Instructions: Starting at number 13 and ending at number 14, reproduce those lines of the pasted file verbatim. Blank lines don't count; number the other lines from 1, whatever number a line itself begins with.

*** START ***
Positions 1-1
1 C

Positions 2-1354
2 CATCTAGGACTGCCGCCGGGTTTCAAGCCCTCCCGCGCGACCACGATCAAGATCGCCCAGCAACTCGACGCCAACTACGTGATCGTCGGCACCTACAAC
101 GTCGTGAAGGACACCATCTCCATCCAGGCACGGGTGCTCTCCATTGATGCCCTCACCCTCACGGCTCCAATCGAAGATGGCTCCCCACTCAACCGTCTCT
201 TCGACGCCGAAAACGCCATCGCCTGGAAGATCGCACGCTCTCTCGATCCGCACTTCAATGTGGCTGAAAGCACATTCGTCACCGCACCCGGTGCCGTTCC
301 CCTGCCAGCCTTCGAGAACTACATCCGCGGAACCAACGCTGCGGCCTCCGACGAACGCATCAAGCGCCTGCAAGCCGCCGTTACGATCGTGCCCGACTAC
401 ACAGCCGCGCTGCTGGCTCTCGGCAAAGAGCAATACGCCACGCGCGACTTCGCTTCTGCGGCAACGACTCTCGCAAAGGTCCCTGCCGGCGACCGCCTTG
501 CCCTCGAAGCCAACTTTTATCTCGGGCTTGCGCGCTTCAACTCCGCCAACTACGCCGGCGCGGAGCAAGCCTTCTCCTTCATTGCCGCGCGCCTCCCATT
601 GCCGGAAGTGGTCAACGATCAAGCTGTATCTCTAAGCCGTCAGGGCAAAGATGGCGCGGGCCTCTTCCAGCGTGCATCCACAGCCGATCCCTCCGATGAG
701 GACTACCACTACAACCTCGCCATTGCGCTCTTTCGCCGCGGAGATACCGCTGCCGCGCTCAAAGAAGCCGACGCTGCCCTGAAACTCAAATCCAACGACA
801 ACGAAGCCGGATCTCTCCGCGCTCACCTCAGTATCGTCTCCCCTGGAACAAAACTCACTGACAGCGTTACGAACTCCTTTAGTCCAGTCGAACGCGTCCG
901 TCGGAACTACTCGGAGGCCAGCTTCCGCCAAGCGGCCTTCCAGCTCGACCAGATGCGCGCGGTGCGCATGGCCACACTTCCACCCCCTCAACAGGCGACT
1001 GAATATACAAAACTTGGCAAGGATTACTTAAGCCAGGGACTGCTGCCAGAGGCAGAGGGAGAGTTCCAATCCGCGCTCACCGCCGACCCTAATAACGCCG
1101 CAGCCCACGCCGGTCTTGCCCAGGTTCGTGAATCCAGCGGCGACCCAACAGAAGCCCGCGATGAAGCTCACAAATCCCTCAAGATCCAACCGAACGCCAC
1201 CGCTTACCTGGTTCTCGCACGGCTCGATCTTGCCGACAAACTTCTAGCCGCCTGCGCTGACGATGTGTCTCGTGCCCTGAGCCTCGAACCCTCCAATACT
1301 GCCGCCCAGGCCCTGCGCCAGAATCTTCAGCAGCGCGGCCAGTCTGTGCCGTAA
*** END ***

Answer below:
901 TCGGAACTACTCGGAGGCCAGCTTCCGCCAAGCGGCCTTCCAGCTCGACCAGATGCGCGCGGTGCGCATGGCCACACTTCCACCCCCTCAACAGGCGACT
1001 GAATATACAAAACTTGGCAAGGATTACTTAAGCCAGGGACTGCTGCCAGAGGCAGAGGGAGAGTTCCAATCCGCGCTCACCGCCGACCCTAATAACGCCG